Research Statement and Contributions

Research Statement

My research program is inherently interdisciplinary, combining principles from human perception, cognitive neuroscience, and human-computer interaction. My mission (and that of the VEMI Lab) is to envision, develop, and evaluate human-inspired nonvisual, enhanced visual, and Multimodal information access technologies for improving environmental awareness, spatial learning, and navigation. Our solutions make a difference in people’s lives by providing immediate benefits on the information access needs of blind/visually impaired people (representing 12 million persons in the U.S. and 285 million worldwide), as well as older adults experiencing vision loss (most visual impairment is age-related and the reality is that 70-year- old eyes are not as keen as 20-year- old eyes). Visual impairment need not be physical or permanent, sighted people are also frequently “blind” to their environment. My research program addresses these scenarios based on solutions for what we call situational blindness (e.g., texting while walking), eyes-free applications (such as performing a secondary task while driving), and when accurate imagination requires more than visual information (such as for understanding the sight/sound characteristics of a new windfarm installation). 

My basic research program has been influential to experimental psychologists and cognitive neuroscientists in the domain of blind spatial cognition, navigation, and multimodal information processing, as well as applied by computer scientists and engineers to the development of multimodal information access technology and sensory substitution devices. My experiences as a congenitally blind person provide me with unrivaled first-hand knowledge about the needs and challenges of this demographic and key insight of what works and doesn’t work for the design of nonvisual information access technology, something that is often misunderstood by researchers/ designers without this phenomenology.

Primary Contributions to Science

Below are several programmatic areas of particular interest where I believe my work has made the greatest scientific contributions and been the most impactful to both technology designers and end-users.

I. Wayfinding with words:

This line of research studies how spatial language, spatialized audio, and real-time verbal descriptions can be used to support nonvisual wayfinding and cognitive map development in large-scale real and virtual environments (with an emphasis on indoor spaces). It also addresses use of verbal descriptions and other nonvisual information providing access to local “scenes” for people who cannot see their surrounds, e.g. BVI individuals or sighted folks operating in the dark.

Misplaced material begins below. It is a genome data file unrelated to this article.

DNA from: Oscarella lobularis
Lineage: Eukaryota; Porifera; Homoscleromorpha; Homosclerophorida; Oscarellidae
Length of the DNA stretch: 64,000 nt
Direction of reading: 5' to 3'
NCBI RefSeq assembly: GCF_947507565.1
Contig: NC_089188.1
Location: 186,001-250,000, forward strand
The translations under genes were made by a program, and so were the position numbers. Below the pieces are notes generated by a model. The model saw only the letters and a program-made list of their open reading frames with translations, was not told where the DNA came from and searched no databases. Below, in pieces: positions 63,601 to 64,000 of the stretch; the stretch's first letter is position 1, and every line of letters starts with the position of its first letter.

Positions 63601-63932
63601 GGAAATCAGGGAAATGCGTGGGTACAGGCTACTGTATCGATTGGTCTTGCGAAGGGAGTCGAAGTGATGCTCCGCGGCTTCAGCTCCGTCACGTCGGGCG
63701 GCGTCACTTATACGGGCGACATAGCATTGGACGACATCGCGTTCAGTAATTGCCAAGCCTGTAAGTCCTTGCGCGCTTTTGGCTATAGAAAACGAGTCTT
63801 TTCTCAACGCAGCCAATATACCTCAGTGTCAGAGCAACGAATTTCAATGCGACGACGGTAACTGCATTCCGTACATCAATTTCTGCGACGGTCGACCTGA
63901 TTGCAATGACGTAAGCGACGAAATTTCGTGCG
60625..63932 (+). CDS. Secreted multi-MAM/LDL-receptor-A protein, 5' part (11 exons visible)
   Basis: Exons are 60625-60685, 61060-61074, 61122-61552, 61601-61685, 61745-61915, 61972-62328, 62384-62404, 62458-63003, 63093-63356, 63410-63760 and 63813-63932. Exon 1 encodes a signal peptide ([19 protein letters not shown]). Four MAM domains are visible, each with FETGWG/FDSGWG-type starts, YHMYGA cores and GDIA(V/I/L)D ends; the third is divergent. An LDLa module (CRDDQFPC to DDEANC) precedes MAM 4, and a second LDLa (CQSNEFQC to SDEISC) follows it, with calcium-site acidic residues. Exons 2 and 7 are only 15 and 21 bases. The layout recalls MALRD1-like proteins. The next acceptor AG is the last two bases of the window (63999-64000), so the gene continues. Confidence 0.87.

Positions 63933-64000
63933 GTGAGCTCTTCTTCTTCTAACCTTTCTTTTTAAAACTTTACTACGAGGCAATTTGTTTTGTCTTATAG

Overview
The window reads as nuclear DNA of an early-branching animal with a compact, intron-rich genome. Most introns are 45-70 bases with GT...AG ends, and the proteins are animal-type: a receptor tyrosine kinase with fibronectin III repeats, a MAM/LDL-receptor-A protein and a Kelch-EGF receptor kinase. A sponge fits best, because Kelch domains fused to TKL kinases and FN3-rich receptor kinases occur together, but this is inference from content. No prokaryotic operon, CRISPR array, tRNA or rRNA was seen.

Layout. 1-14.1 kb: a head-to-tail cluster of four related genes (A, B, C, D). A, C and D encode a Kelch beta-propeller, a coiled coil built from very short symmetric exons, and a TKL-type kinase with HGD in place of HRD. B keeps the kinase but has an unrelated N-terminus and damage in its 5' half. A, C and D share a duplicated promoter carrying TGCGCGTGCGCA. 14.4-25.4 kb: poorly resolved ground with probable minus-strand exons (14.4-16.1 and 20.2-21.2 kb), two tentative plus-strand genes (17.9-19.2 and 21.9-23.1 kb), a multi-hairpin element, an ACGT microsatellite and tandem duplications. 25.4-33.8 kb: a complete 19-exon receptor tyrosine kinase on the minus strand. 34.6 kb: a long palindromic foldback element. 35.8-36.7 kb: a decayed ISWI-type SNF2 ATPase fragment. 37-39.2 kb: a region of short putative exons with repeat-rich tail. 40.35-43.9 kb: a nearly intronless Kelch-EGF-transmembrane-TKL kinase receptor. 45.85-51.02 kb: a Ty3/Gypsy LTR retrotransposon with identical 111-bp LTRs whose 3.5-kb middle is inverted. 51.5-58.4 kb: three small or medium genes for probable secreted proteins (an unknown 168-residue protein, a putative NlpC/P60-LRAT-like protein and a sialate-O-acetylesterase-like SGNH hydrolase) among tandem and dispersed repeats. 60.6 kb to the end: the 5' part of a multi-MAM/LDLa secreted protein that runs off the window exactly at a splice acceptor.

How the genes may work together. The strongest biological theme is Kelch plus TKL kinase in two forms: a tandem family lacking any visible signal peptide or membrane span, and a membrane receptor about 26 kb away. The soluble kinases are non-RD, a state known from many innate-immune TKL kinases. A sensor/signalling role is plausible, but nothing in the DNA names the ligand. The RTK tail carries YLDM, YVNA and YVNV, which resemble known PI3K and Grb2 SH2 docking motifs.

II. Multimodal Spatial Cognition (MSC):

Most spatial cognition research only addresses visual-spatial information and ignores the role of other spatial inputs. My research compares spatial learning, updating, and wayfinding behavior within and between modalities (3-D sound, touch, vision, and spatial language). I employ both behavioral and neuroimaging paradigms and incorporate both BVI and sighted people across a range of ages and abilities.

III. Blindness and visual impairment:

Most of my interests relate in some way to nonvisual or multimodal spatial abilities and related technologies but this line of work deals specifically with theories and technologies related to blind and visually impaired (BVI) people. The overarching theme is that the majority of challenges, differences, and problems cited in the literature regarding BVI spatial abilities are due to insufficient information access from nonvisual sensing or inadequate spatial problem solving abilities, rather than vision loss per se.

IV. Multimodal Information Access Technology:

Much of my recent research has dealt with the design, development, and usability evaluation of multimodal information access technology (MIAT) to support spatial perception, environmental awareness, and wayfinding behavior without vision (solutions for blind people), with reduced vision (solutions for visually impaired or older people), or with distracted vision (solutions for sighted people operating in eyes-free situations or who are situationally blind to their environment, for instance, texting while walking).

V. Spatial Aging and Navigation:

This research investigates how navigation and other spatial behaviors change across the lifespan as people age. Results are used to develop new spatial gerontechnologies to mitigate problems identified. This work is timely as our population is rapidly aging and normal declines in spatial abilities can have detrimental effects on independence, wellbeing, and quality of life for older adults.

VI. Multimodal Information Visualization (MIV):

Humans often have trouble imagining complex data, scenes, or environments. This challenge is exacerbated by use of traditional information visualization tools, which are static, 2D, and based purely on visual information. This line of research investigates the design of new spatial visualization techniques and development of improved multimodal interfaces for commercial interests. Our MIV approach is based on cutting-edge virtual and augmented reality technologies and multimodal interfaces employing audio, touch, vision, or combinations thereof, to render information in an intuitive, meaningful, and accessible manner.

Complete List of Published Work:

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